#Guestpost: Author Nell Peters @paegon, with something a little different @AccentPress

By | April 19, 2017

You know those times when I say “I have something a little different for you today”? And it usually means featuring some books I might not generally feature – a bit of erotica, a touch of fantasy, something a bit historical maybe? Ah, but not today. Today’s a bit special. I’m so delighted to welcome author Nell Peters to Being Anne – and I’ll tell you more about her great books later – with a post that only she could have written…

Hi, everyone – and thanks so much for allowing me into your lair, Anne. What a good name you have …

Last Sunday (16th) was not only Easter Day, it was my sister, Gillian’s 60th birthday. When she was born, Dwight D. Eisenhower (Republican) was President of the USA and All Shook Up by Elvis Presley was a big hit…

…as was Cumberland Gap by Lonnie Donegan in the UK, where Sir Harold MacMillan (Tory) was Prime Minister. He’d never had it so good (I fear only very old people like me will understand that nifty paraphrasing!)

The Spirit of St. Louis, directed by Billy Wilder, was one of the most viewed movies released in 1957 and The Scapegoat was a bestseller for Daphne du Maurier.

Easter Day that year was on 21st April – quite late – and because mums spent a couple of weeks in hospital after their confinement way back then, mother and child would both still have been on the maternity ward when hot cross buns were handed out by Easter Bunny.

Lack of teeth might have been a bit of a disadvantage for li’l sis, though.

In character as Bazil Bratt (he’s aged about 8/9 – don’t ask!), I wrote a poem about the hopping one eons ago – I rather doubt Carol Ann Duffy is overly worried:

Easter Bun


That Easter Bunny should get the sack
He forgot our eggs, but didn’t come back
To apologise and give us the chocs
May myxomatosis rot his socks
It’s not as though he’s overworked
Just once a year the little jerk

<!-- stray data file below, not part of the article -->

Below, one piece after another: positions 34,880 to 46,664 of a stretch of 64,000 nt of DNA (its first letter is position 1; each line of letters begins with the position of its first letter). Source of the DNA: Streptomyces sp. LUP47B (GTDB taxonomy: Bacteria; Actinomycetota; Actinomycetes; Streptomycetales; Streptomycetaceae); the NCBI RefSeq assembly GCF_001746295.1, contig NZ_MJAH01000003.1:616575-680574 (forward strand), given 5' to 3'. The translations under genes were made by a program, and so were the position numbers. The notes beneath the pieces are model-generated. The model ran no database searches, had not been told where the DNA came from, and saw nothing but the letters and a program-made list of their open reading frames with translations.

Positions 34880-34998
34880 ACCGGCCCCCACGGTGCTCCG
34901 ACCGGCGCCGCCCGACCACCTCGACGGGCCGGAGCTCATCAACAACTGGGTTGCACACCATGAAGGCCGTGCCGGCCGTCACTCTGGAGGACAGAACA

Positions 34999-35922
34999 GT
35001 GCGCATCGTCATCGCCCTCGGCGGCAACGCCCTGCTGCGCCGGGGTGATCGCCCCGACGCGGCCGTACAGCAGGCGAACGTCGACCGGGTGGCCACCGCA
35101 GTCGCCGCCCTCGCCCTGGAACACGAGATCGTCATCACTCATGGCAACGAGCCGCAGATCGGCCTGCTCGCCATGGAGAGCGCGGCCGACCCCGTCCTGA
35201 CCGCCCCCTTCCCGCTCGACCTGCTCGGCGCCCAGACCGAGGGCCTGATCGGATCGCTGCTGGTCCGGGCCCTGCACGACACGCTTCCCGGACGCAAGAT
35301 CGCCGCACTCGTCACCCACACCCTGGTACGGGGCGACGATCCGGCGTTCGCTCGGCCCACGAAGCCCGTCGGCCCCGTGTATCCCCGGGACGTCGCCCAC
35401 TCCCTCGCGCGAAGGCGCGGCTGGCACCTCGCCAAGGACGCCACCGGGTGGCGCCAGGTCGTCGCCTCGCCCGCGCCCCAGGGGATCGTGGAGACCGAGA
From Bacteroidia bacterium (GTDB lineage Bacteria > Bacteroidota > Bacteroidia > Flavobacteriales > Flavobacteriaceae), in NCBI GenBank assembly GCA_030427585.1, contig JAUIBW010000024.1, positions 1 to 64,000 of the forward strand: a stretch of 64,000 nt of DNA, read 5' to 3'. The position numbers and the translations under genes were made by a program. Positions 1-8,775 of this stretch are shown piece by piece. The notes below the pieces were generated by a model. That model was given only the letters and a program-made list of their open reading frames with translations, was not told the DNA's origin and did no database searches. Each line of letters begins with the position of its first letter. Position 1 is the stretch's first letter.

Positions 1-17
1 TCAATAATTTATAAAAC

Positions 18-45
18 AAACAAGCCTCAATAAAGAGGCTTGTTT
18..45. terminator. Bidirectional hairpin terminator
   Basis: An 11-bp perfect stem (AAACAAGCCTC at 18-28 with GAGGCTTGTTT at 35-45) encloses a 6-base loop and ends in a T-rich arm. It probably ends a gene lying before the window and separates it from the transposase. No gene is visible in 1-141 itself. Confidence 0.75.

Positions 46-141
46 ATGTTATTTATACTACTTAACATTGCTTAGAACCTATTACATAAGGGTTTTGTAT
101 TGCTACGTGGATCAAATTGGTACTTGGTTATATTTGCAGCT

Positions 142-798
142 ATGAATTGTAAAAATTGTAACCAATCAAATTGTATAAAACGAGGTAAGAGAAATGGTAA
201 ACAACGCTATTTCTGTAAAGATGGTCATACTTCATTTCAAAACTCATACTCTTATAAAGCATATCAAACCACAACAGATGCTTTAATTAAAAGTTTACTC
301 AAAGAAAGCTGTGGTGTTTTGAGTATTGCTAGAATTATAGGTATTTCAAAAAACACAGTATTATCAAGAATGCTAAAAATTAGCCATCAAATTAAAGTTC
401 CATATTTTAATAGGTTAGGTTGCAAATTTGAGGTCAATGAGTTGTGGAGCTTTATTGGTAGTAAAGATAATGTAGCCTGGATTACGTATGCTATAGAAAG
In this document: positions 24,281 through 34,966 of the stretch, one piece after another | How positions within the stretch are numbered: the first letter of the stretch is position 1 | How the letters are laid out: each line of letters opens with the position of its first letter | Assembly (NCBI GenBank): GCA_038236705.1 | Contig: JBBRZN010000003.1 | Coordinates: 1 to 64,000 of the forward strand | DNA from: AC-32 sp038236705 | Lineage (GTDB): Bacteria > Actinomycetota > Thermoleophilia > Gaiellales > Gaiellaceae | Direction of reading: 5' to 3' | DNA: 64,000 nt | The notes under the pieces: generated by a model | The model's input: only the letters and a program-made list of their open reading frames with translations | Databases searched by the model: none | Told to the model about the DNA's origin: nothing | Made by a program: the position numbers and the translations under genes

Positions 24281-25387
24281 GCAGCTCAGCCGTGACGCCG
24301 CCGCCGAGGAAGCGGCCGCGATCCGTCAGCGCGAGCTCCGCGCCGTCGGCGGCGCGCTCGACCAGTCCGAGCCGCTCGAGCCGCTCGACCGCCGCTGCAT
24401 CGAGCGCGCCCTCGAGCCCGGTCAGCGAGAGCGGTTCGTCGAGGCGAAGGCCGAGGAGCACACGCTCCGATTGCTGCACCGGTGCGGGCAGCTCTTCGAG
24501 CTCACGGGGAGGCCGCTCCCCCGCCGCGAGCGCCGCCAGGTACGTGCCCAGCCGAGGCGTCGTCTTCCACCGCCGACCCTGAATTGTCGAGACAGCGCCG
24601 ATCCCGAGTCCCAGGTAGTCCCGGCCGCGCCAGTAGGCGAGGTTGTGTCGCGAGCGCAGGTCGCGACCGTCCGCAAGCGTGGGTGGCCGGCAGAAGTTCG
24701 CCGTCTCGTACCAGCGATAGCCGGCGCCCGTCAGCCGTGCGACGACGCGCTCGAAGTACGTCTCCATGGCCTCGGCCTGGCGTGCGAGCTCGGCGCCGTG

Has to hop around delivering the loot
If he can’t manage that, then give him the boot

Gill (she hates Gillian and prefers to be called Gill, or Gilly) probably didn’t do anything special to celebrate her landmark birthday, as she’s a bit of a grumpy, agoraphobic recluse (you don’t get many of those to the pound), living alone with an overfed, under-exercised cat called Pippin – the size of his gut, he should be called Poppin.

Possibly a flying visit from her only child, and a sniff or two of the more exotic than usual flowers that I sent would be about the extent of her birthday revelries. Rather sad, but her choice.


Bazil B also wrote a poem about his birthday:

Birthday Boy


It was my birthday yesterday
and the coolest gift has come my way
A whoopee cushion! It does loud farts
and I’ve got placing it down to an art
When Granny came to birthday tea
I sat her down right next to me
The foulest noise then filled the air
(it was under the padding, on her chair)
Poor Granny bowed her head in shame
I was delighted with this game!
But as Gran turned the brightest red
My rotten Mum sent me to bed

When Anne was offering guest spots on her blog a while ago, I jumped at the chance and opted for today’s date for no particular reason. Now I realise this is the sixth anniversary of my brother-in-law’s funeral; that’s Gill’s late husband. Time gallops! Because the service was to be held near Heathrow at 10 am, we travelled down from Norfolk the day before, with the two younger boys who were still living at home then in tow. We met the older two at our hotel and had a beer or six in the garden, enjoying some warm spring weather, before the lads went off into town for a curry, and we ate in the hotel restaurant. The waitress’ face was a mask of horror, when she rushed up with our tab – she couldn’t understand how two people could have consumed so much alcohol, especially so many pints of Guinness, and was convinced a group of alcoholics had been charging their booze to us.


The good weather continued for the funeral, which never seems quite right – rain and drizzle are far more appropriate for such sad occasions. During the service, #4 son went into blind panic mode when the celebrant referred to the deceased as Geoffrey, thinking we had gate-crashed the wrong gig – Geoffrey Alan Wright was universally known as Alan, and to the boys he had always been, of course, Uncle Alan. To put it politely, #3 son had a slight wardrobe malfunction – he’d forgotten tissues and so wiped his nose with his black tie, borrowed from the OH – who seems to have quite a few, for some pessimistic reason. One less now, as that tie went into the first available bin.

Then it was over and we returned to our lives. In those six years we have clocked up four more Grands and my parents have both been diagnosed with vascular dementia. Other people have died. Gill and Alan’s daughter was promoted to deputy head, became engaged, had the most lavish wedding imaginable, honeymooned in the Maldives and separated three months later – now divorced, I believe … some sort of record?

In my effort to send everyone to sleep, I have prattled on in excess of my word allocation – my bad. Thanks again for having me, Anne … I think Bazil should have the last word: